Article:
Looters and Would-Be Shooters, A Common Theme in US Disaster Zones
A Texas homeowner is warning would-be looters that if they try to rob his house, it could be their last.
“You loot, I shoot,” reads a spray-painted sign on a front lawn in Portland, Texas, just across the bay from Corpus Christi.
Local TV news station KIII didn’t interview the man, but found neighbors supported the sentiment, even if they didn’t want to put a sign up themselves.
“We’re in a state of disaster,” said one mother, wishing to keep her face and name out of news.
“If I needed to shoot somebody to protect my stuff, if they broke into my house, I think that’s appropriate.”
But even though she said she was ready to take that kind of action to protect herself and her family, she could also understand what might drive someone to loot.
“When you have people that have lost everything, you need food, you need clothes, people get desperate and you go into that kind of mindset,” the mother said.
While other neighbors supported the sentiment—suggesting that if someone breaks into their house, “they’re asking for it”,—another man said the sign might have gone too far.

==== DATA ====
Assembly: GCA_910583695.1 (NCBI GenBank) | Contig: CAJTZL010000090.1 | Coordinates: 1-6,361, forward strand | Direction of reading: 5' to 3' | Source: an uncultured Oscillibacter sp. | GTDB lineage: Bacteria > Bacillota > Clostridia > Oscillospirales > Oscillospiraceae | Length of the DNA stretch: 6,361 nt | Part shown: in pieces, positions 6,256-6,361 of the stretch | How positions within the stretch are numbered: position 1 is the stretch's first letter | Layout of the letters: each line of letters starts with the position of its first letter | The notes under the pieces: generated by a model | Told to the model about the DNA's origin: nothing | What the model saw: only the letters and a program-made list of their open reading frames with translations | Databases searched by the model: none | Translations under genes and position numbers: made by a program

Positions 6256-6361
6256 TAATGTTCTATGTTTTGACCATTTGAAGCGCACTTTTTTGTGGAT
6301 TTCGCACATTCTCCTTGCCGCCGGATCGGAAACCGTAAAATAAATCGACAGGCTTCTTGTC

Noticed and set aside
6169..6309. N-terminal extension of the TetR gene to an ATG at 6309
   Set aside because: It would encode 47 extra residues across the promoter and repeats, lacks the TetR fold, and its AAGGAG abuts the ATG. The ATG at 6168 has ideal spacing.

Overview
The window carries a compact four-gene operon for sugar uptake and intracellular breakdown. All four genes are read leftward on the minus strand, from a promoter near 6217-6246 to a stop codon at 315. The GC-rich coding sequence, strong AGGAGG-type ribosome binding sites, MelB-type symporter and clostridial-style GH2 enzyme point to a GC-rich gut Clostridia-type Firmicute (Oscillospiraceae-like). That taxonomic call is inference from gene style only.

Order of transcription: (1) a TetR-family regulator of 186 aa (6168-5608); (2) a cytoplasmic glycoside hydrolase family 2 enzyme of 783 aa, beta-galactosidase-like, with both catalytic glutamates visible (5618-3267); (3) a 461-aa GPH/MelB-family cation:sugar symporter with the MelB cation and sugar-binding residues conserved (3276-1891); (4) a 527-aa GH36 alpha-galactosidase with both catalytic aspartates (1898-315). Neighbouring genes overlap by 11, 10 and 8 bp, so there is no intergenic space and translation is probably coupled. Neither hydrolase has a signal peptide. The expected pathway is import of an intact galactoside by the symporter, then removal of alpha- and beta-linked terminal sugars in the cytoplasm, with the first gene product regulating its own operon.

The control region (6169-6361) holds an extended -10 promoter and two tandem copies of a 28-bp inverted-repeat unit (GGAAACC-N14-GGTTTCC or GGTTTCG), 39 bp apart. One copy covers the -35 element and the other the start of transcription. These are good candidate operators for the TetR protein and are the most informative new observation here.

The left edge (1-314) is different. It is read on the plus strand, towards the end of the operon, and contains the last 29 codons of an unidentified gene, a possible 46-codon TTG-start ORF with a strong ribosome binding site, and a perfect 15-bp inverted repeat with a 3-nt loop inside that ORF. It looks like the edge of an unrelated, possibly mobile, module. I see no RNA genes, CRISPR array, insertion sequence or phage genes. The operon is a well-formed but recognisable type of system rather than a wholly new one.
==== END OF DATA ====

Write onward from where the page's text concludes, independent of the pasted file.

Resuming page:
“I don’t think you need to threaten people like that, but if you’re that person doing those kind of things — you run the risk.”
The slogan on the sign has popped up before, in disaster zones from Hurricane Katrina to a neighborhood in West Virginia, where locals were fed up with a flood of drug-driven property crime.
“Neighborhood Watch / Drunks with Guns / U loot / We shoot!” read their sign.
“We don’t want the drugs up here, we don’t want the thievery,” the woman who posted the sign told reporters.
When Fayette County in West Virginia suffered flooding in 2016, out-of-area looters began to appear and met with a warning from Sheriff Steve Kessler.
“Anyone we catch looting will be arrested and jailed,” said Sheriff Kessler. “If the residents of this area catch you first, you may not make it to jail,” he said on the deparment’s Facebook page.
The sign has also popped up in California when wild fires forced the evacuation of Pope Valley, 80 miles north of San Francisco, in 2015.
That version made sure its audience was clear: “Attn. Scum You Loot We Shoot.”
KRON4 News reported the sign was posted anonymously at the border of Pope Valley and Middletown.
The sign has also shown up in earlier Texas disaster zones, including Bridge City, in the aftermath of Hurricane Ike. Residents on a community street posted a sign letting people know that looting would not be tolerated.